• jemma


    May 19th, 2011 at 7:14 PM

    so some people do have it easy when it comes to depression..I just hope their treatment isn’t any more complex or more difficult than others!

  • Jen


    May 20th, 2011 at 4:42 AM

    the bad thing is that for many depressed people smoking is their only comfort



    May 20th, 2011 at 7:11 PM

    Give two individuals the same bad situation and it is very likely that they will react differently to it, their delressed levels will be different too. This has been true for a very long time but it’s always good to have scientific facts to back it up.

  • rachel


    May 21st, 2011 at 6:37 AM

    Not only could this do a lot of good with helping those who suffer with depression but could also be very helpful in helping those who have tried a lot of different ways to stop smoking maybe come up with a way to overcome this addiction. I know that there are things in the environment that encourage people to pick up habits like these but I have always thought that maybe genetics had to play a role too. You know some people can do something in a social setting and be ok while others pick it up one time and they are hooked. That right there tells me that there has to be some role marker to make these kinds of differences.

  • Shelby T. Jones

    Shelby T. Jones

    May 21st, 2011 at 8:56 PM

    Does this mean that we can wind up with gene therapy for depression? We’re really advancing by leaps and bounds nowadays.

    Also, I’m giving up smoking.I’ve decided. If it causes depression along with throat cancer then it’s given me more than enough reasons to drop the habit. I’ve been meaning to for ages and this has given me that extra nudge to attempt it. Thank you!

  • rosemary meadows

    rosemary meadows

    May 22nd, 2011 at 7:24 PM

    Isn’t it also a possibility that somebody who is depressed smokes, instead of smoking being a cause of depression?

    I smoke when I get stressed out but it doesn’t make me depressed at all. With all due respect, I feel they have that part backwards.

  • HavocJaws


    May 22nd, 2011 at 11:54 PM

    Is depression communicable? I’ve observed that being with my uncle makes me depressed and seethings differently-in a more negative manner than I ever would. He is a depressed person who lives alone and just a visit to his place makes me feel depressed and sad. Is this possible or am I just feeling it that way because I think he is depressed all the time?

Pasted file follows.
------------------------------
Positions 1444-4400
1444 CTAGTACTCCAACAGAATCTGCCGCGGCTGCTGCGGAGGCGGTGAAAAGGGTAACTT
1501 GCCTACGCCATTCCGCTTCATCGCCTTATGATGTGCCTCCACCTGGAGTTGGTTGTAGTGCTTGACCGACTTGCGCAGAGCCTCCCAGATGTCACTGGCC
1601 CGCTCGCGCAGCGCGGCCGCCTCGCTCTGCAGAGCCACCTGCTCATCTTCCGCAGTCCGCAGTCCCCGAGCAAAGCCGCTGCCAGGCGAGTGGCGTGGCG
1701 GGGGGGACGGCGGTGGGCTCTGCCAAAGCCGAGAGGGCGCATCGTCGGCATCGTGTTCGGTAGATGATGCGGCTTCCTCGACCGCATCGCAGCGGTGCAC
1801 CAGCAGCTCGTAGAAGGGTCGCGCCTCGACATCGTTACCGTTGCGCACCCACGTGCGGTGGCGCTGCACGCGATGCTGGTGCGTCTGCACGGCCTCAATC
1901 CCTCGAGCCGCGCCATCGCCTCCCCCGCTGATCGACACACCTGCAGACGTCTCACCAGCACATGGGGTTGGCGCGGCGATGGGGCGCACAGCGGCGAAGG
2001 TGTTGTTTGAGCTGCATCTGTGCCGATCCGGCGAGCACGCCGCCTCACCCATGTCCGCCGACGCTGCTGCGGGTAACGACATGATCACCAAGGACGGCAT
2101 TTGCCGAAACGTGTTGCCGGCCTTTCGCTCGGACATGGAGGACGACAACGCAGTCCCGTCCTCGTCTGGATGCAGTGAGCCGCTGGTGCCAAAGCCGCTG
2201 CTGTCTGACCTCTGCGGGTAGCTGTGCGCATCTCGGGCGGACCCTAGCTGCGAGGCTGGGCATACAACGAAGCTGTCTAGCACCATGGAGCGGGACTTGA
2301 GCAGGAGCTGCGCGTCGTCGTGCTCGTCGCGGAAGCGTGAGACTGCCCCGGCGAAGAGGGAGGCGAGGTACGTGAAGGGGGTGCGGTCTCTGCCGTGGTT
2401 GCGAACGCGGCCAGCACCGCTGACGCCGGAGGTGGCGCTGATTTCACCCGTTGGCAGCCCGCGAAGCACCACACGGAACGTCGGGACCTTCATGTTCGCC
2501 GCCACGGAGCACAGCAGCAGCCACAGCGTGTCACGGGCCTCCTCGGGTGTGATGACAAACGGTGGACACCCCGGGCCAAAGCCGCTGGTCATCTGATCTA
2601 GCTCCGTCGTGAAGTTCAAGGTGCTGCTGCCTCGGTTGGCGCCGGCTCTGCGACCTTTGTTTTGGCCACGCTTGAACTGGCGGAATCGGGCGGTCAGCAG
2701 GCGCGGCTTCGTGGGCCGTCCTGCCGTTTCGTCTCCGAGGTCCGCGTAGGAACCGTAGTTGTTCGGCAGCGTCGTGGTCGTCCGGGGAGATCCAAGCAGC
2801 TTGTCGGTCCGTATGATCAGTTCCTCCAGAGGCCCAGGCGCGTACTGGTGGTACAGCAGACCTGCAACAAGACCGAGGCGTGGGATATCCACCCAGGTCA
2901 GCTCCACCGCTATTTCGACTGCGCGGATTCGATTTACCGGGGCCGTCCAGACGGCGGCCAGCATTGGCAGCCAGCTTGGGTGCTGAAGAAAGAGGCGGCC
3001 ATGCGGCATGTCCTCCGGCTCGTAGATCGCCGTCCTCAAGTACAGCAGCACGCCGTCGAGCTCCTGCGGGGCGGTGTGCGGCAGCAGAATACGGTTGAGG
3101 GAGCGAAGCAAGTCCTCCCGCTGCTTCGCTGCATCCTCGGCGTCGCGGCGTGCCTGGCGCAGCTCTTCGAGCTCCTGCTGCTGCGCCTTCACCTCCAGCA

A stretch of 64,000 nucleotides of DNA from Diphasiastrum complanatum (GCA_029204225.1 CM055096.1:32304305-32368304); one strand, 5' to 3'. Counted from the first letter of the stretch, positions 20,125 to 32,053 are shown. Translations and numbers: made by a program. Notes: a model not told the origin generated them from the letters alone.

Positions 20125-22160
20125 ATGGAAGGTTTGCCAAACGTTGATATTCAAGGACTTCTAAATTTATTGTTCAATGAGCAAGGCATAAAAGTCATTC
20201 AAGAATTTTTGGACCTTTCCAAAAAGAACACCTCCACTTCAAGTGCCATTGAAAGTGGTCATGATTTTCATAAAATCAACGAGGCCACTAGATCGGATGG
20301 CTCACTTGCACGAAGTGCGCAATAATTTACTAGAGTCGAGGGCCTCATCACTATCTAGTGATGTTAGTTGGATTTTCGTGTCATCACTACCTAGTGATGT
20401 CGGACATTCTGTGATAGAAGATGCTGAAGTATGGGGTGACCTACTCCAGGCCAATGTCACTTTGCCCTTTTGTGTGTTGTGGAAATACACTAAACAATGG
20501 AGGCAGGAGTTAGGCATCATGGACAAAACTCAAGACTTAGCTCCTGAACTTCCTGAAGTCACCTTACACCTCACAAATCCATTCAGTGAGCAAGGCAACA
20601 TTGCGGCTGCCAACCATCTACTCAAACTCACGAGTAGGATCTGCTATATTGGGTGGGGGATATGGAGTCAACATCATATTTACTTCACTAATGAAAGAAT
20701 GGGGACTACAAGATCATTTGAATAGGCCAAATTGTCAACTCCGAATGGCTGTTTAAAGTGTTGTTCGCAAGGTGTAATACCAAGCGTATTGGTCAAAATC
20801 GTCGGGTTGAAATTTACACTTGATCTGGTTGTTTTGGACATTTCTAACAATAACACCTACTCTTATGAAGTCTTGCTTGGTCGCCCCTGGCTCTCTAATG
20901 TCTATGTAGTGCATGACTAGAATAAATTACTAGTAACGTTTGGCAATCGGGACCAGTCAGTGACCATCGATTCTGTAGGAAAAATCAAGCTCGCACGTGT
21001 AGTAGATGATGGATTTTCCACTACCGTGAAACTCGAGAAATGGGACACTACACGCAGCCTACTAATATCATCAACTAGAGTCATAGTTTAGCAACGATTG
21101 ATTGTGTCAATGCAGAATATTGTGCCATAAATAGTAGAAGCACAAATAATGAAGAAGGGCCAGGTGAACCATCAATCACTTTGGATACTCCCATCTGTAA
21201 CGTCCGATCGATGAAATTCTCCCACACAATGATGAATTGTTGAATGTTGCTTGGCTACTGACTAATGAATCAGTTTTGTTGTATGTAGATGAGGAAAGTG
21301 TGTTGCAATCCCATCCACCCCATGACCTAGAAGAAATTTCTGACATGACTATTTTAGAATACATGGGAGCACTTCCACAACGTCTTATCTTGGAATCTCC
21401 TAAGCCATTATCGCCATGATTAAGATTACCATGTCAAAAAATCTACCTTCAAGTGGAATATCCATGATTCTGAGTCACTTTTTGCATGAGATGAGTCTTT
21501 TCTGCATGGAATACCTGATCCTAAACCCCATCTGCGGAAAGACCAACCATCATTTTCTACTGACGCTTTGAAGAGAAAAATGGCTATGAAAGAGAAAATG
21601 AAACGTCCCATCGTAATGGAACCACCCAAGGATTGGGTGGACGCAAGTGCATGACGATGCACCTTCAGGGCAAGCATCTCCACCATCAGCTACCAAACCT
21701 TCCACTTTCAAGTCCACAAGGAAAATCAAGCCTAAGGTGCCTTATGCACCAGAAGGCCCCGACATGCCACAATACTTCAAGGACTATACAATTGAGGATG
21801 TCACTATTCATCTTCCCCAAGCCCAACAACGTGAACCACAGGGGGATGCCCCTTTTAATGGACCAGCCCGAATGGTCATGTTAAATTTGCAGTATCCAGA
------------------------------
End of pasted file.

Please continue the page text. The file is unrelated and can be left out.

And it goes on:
• Amy


    May 23rd, 2011 at 4:54 AM

    I smoke and I get depressed every time I resolve to quit and I can’t. Connection there?

  • gabrielle a.

    gabrielle a.

    May 24th, 2011 at 12:04 AM

    I was skeptical for a while on any link, thinking it was purely environmental and some people were just that much more vulnerable.

    I guess those studies have demonstrated that I was wrong and there is one between depression and smoking after all. I stand corrected.

  • frankcrawford


    May 25th, 2011 at 9:44 PM

    Even if there are genetic factors, I’m steadfast in my belief that they are very minor at best.

    I refuse to believe that genetics can make a man spontaneously suffer from depression after minor stress just because it’s genetic. It’s ridiculous to assume a man could be that mentally fragile when he is otherwise healthy.

  • jsephine camon

    jsephine camon

    June 6th, 2011 at 3:11 PM

    I think depression is more spiritual than genetic. Is there a link between the genetic and spiritual being that we should try to understand?

  • Trinnie Cash

    Trinnie Cash

    June 9th, 2011 at 12:58 AM

    Mental health is very difficult to measure. There are people who can go skydiving, but suffer from arachnophobia. Throwing themselves out of a plane at tens of thousands of feet doesn’t scare them one bit yet a tiny spider can.

    Some can be very fragile like you said, and what appears to be an inconsequential event to you can cause them to have a nervous breakdown.

    We shouldn’t underestimate mental health issues nor their impact. Everybody’s different.